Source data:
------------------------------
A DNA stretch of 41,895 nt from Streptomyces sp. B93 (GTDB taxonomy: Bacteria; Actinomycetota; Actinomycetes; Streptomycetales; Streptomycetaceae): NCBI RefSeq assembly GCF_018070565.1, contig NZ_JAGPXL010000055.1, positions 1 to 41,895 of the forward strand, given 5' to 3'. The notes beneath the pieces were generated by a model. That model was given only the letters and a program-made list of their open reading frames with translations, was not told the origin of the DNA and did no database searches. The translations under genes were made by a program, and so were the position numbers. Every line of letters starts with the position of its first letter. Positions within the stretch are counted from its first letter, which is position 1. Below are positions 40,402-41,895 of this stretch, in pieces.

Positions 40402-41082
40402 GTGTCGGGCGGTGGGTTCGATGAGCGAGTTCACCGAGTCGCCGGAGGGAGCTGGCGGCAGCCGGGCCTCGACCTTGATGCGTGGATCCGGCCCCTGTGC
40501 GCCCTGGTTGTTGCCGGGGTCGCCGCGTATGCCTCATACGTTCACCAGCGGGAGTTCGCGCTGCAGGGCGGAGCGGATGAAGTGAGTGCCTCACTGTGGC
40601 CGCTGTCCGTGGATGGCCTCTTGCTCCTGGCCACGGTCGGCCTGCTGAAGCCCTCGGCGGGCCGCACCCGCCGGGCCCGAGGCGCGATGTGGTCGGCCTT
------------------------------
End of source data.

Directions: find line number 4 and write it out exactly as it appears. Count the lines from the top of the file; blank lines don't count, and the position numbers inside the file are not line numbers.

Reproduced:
40501 GCCCTGGTTGTTGCCGGGGTCGCCGCGTATGCCTCATACGTTCACCAGCGGGAGTTCGCGCTGCAGGGCGGAGCGGATGAAGTGAGTGCCTCACTGTGGC